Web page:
Contents

Korea's modernization in light of modernization theory

KIM, Ji Young

DC Field Value Language
dc.contributor.advisorPark, Hun Joo-
dc.contributor.authorKIM, Ji Young-
dc.date.accessioned2019-06-05T03:00:03Z-
dc.date.available2019-06-05T03:00:03Z-
dc.date.issued2019-
dc.identifier.urihttps://archives.kdischool.ac.kr/handle/11125/32438-
dc.descriptionThesis(Master) --KDI School:Master of Development Policy,2019-
dc.description.abstractThis research points out the limitation of “Early Modernization Theory” by studying Korea’s “Nepotism”, an East-Asia’s traditional community culture based on school tie, regional tie and blood tie. This research looks into how nepotism has continued even after modernization, examining the limitation of early modernization theory which argues that economic development leads to overall change of the society such as social value, culture and level of people’s awareness. Korea has achieved rapid economic growth in half a century, experiencing huge societal transformation. However, nepotism is still clearly found in Korean social relationships and power-related corruptions. Participation rate for nepotism network such as alumni gathering of school or native places is the highest, recording around 31% in two researches conducted in 2006 and 2015. In addition, nepotism connection is abused in business world, which is shown in power-related corruption examples such as Nara Banking Corporation’s illegal lobby incident and Presidential Election bribery incident in 2002. Korea’s nepotism has been solidified during the historical hardship periods such as Japanese colonization, Korean War, and government-led rapid economic development, as public institutions have not been trustworthy. It is supported by the fact that Korean social capital is “narrow-and-thick”, centered on nepotism relationships, while the confidence in major social organizations is at a low level. This research concludes that early modernization theory which assumes exclusive relationships between “traditionality” and “modernity” and suggests economic and technological development driven by industrialization leads to modernization of overall society does not fully explain Korea’s modernization.-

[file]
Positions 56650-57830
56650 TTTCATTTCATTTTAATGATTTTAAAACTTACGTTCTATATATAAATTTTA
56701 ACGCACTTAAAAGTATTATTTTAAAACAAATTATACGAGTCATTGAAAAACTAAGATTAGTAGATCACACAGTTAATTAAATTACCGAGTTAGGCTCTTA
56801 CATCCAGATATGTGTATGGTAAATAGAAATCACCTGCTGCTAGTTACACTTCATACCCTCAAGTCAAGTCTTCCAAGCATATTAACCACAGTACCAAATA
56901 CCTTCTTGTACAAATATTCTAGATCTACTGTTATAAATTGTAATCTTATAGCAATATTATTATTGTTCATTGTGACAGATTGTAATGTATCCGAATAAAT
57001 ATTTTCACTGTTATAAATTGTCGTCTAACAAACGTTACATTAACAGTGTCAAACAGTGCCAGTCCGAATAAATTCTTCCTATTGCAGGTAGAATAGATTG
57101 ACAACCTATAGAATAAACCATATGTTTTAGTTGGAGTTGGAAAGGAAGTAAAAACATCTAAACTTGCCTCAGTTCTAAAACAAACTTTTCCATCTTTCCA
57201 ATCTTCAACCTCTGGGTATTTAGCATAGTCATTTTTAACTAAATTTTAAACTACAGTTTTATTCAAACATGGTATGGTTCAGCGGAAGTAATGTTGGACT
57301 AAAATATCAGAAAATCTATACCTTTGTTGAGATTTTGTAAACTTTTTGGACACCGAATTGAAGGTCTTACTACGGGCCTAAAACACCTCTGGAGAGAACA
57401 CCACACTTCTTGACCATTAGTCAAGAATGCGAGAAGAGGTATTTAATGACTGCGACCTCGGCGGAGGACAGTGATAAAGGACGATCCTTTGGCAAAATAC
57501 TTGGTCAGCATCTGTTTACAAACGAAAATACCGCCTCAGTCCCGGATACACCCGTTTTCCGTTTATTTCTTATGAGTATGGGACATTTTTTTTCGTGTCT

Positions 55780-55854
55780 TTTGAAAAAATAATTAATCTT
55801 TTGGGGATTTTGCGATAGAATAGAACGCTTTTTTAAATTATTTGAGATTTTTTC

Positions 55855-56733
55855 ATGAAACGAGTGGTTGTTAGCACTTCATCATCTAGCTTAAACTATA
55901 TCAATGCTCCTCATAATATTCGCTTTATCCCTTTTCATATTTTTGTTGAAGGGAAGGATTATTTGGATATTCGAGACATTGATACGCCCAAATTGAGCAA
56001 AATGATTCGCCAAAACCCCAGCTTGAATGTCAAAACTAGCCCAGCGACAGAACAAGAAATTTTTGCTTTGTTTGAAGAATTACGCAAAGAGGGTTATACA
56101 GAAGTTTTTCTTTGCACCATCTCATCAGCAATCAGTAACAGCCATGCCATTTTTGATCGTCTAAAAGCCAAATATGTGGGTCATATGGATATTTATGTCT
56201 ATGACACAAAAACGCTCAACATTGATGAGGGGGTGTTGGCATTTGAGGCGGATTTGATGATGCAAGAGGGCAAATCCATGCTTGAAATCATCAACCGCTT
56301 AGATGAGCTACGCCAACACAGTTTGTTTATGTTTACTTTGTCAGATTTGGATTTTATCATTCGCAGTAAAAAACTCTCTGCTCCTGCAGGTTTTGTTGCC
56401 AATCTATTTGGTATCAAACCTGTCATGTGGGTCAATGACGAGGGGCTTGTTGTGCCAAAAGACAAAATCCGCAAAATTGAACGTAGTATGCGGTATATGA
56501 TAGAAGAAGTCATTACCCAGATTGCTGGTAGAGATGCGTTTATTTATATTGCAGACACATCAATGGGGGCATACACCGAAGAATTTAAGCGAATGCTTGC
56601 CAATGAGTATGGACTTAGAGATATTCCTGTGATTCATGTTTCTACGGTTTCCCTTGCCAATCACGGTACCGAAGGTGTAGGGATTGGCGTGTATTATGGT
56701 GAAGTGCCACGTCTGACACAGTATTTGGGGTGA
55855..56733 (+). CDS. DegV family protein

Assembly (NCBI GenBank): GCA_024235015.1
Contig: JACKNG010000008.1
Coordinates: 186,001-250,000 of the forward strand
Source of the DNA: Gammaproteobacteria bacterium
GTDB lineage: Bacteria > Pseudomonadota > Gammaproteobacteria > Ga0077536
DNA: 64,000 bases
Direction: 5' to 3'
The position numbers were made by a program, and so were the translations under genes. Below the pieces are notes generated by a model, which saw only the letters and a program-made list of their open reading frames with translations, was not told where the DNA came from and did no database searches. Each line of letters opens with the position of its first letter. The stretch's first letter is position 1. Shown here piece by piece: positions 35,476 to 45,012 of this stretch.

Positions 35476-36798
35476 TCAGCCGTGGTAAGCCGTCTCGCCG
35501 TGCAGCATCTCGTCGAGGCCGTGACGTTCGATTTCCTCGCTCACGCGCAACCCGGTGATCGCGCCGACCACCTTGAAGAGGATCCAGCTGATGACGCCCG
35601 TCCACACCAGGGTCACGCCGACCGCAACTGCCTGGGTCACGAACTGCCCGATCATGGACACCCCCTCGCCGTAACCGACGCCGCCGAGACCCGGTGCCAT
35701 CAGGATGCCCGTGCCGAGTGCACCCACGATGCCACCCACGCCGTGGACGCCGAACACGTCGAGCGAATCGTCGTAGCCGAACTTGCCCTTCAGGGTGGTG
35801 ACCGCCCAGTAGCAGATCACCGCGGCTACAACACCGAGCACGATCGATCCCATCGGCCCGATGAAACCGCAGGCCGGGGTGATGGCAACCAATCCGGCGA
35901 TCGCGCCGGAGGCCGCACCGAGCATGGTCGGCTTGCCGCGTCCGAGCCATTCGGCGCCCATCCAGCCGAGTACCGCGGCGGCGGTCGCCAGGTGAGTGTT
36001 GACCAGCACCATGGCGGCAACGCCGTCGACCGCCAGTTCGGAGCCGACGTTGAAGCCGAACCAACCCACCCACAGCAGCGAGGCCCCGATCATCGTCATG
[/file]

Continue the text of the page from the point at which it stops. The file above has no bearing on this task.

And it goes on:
dc.description.tableOfContents1. Introduction 2. Theoretical Arguments on Modernization Theory and the Definition of Major Concepts 3. Nepotism and Korea’s Social Capital 4. Korean Social Relationships 5. Power-Related Corruption and Nepotism 6. Conclusion-
dc.format.extent50 p-
dc.publisherKDI School-
dc.subject.LCSHNepotism--Korea (South)-
dc.subject.LCSHKorea--Politics and government.-
dc.titleKorea's modernization in light of modernization theory-
dc.title.alternativeNepotism appeared in power-related corruption and social relationship-
dc.typeThesis-
dc.contributor.departmentKDI School, Master of Development Policy-
dc.contributor.affiliatedAuthor6562-
dc.date.awarded2019-
dc.description.degreemaster-
dc.description.eprintVersionpublished-
dc.type.DSpacethesis-
dc.publisher.locationSejong-
dc.description.statementOfResponsibilityJi Young KIM.-
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